- How can you reasonably sustain the benefits of these teaching and learning practices in the future?
- Based on what you learned on this project, what other changes might you implement within your school or department?
Awardees will be invited to present on their projects at CTL events including the annual Celebration for Teaching and Learning Symposium in order to share the lessons learned with the broader Columbia community. Additionally, awardees might consider submitting an article for publication or presenting at a disciplinary or pedagogical conference. Please note: faculty who wish to make student data public as part of this dissemination may need to obtain IRB approval.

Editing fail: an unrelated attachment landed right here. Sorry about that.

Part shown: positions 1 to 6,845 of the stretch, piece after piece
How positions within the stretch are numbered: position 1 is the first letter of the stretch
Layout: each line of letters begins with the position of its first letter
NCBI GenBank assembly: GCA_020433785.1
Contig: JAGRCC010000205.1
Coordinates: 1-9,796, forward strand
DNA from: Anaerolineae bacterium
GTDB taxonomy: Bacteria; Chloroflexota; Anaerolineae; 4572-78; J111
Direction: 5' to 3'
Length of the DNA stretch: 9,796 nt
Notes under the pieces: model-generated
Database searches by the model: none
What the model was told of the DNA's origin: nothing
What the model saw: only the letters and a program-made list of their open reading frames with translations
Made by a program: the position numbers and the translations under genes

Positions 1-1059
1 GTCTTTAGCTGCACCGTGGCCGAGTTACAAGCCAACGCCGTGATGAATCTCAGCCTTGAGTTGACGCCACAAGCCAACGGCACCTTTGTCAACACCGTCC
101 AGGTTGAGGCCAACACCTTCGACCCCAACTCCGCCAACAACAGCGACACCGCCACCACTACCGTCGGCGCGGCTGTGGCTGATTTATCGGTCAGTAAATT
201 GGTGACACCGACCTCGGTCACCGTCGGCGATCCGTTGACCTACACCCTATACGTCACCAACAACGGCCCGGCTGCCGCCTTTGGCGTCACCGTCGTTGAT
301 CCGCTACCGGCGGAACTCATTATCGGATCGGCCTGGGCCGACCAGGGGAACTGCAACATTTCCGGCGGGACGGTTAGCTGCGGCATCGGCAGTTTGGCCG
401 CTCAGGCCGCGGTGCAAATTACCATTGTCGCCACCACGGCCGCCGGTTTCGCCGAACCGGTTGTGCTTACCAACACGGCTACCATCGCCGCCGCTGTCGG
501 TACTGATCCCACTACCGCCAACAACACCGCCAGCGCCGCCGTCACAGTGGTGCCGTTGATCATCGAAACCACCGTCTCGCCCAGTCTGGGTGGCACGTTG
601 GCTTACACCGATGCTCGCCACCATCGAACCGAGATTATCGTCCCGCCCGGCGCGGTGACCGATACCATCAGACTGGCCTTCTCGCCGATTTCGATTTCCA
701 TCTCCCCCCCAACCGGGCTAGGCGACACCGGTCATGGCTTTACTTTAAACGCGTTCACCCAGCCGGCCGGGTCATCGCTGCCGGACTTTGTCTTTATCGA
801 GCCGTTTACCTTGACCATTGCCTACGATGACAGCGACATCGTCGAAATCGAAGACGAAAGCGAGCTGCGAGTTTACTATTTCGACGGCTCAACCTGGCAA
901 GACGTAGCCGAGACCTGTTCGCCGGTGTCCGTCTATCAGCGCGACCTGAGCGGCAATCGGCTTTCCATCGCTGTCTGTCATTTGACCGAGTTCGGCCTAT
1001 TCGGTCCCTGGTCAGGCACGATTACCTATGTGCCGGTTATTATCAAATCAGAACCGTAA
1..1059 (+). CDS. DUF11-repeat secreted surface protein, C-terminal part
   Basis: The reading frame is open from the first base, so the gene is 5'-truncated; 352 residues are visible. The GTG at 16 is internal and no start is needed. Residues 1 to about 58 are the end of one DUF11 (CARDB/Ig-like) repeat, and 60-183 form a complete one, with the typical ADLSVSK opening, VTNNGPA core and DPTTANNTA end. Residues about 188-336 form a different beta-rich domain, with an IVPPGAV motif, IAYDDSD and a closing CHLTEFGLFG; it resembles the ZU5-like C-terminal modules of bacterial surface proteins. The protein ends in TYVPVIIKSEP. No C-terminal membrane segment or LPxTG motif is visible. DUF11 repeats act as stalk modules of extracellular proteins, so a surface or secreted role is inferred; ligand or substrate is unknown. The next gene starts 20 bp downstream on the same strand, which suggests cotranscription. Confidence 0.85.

Support for Applicants
- Contact the CTL at ColumbiaCTL@columbia.edu to request a consultation. CTL consultants will help applicants select the appropriate grant, answer questions about the application process, and/or provide feedback on proposals.
- Register for an Office of the Provost RFP Town Hall offered on Thursday, March 9 from 11:00 A.M. -12:00 P.M. or Monday, April 3 from 12:00-1:00 P.M. At this Q&A event, CTL, CUIT, and SOLER staff will answer questions about the types of awards and the application process.
- Register for the Assessment Tune-Up for Provost Grant Applicants offered on Wednesday, March 29 from 12:00-1:15 P.M. to build or refine the evaluation and assessment section of the proposal.
- Learn more about previous successful projects and interact with awardees at the Celebration of Teaching & Learning Symposium on Tuesday, March 21 and Thursday, March 23.
Download PDF of Call for Proposals